UK recovery reliant on consumers

ShoppersConsumers will have to prop up the economic recovery over the next year if the UK is to weather the storms facing exporters, a leading forecaster has said.

Ernst & Young's ITEM Club believes that recent trends of falling inflation and rising employment levels should boost consumer demand and help the UK grow by 1.2% next year, compared with a GDP decline of 0.2% this year.

However, the forecast is weaker than its earlier estimate of 1.6%, with its caution reflecting the weakening outlook in markets such as the United States, India and China, as well as the ongoing eurozone crisis.

Peter Spencer, chief economic adviser to the ITEM Club, said the UK is relying heavily on the high street to come to the rescue.

He added: "The fundamentals are in place to enable this to happen. Inflation is coming back to heel, private sector employment is holding up, and the housing market also looks poised for a revival. But it's not the balanced, long term sustainable growth we were hoping for."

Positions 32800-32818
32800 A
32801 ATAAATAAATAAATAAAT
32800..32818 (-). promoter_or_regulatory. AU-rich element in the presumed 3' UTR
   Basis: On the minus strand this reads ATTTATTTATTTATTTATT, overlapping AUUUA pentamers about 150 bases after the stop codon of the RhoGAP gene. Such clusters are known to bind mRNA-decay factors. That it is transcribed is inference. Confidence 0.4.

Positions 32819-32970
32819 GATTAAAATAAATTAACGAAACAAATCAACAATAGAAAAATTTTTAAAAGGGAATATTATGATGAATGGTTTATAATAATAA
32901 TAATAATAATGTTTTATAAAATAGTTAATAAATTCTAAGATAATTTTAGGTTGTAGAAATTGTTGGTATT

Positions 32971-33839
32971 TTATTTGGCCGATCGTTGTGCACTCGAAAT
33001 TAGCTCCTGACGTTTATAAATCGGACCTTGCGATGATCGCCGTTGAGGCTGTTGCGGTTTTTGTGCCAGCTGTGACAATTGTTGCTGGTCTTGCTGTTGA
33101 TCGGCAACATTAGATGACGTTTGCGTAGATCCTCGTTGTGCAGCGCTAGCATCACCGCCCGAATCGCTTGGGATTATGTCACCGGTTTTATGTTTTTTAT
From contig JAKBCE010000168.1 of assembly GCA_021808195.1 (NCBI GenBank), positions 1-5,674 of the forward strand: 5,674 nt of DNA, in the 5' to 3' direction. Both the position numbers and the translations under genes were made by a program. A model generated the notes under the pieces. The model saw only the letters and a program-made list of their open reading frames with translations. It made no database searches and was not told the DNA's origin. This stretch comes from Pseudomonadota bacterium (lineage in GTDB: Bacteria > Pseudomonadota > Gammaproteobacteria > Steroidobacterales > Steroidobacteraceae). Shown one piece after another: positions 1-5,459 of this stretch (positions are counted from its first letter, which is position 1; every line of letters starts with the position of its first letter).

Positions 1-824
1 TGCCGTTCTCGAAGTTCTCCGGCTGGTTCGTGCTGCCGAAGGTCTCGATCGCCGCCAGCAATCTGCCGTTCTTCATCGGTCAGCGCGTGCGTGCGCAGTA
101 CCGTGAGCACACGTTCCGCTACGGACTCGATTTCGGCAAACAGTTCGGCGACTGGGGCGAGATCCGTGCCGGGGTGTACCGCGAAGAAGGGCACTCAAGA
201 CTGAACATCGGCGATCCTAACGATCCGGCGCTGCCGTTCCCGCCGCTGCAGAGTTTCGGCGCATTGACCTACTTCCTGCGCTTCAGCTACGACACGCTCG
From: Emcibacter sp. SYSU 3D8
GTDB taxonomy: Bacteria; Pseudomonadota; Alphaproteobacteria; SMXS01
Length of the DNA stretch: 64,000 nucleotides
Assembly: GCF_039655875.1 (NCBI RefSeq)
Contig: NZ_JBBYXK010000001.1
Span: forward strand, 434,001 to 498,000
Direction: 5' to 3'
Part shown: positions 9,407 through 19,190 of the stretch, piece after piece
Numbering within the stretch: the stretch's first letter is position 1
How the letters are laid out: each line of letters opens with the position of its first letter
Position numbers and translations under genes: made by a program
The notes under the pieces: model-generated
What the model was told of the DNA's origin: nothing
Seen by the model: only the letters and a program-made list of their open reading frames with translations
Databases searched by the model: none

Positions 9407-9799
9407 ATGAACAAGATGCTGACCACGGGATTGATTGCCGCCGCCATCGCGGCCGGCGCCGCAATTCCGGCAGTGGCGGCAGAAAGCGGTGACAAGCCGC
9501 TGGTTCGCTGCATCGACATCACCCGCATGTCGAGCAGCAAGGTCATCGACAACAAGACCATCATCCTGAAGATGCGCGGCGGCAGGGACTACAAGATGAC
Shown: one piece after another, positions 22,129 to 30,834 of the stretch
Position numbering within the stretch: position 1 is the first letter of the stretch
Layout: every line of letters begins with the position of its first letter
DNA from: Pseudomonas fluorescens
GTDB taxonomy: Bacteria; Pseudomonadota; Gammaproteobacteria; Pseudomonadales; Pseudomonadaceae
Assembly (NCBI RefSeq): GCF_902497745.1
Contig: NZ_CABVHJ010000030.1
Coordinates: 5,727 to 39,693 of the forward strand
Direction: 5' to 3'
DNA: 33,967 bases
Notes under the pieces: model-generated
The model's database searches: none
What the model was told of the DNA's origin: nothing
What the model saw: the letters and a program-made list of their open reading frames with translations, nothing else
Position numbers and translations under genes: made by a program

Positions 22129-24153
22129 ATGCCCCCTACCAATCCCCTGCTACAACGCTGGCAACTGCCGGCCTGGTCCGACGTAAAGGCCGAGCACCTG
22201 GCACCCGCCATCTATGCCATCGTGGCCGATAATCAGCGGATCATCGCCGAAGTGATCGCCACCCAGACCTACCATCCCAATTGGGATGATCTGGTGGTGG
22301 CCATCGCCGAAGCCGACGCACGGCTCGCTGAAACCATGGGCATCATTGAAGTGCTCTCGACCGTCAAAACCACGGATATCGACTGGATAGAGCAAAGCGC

He said net trade will subtract 0.6% from GDP this year, whereas disposable incomes are forecast to increase by 1.4% in 2013.

The ITEM Club predicts housing transactions will bottom out this autumn, before recovering in spring next year, with house prices set to follow.

Mr Spencer added: "Lending has started to loosen up and we're hopeful that the housing market is primed for a recovery early next year. There are though plenty of 'ifs' and 'buts'. The big question is the extent to which consumers will choose to grasp the opportunity or continue to deleverage and to pay down their debts."

The report also says that the UK's growth spurt in the second half of the year is unlikely to be enough to enable the Government to meet the Office for Budget Responsibility's deficit forecast of £95 billion for 2012/13.

The forecaster is looking for growth of 2.4% in 2013 but risks dominate the outlook and Mr Spencer said the move towards balanced growth over the medium term hangs upon a recovery in world markets.
Read Full Story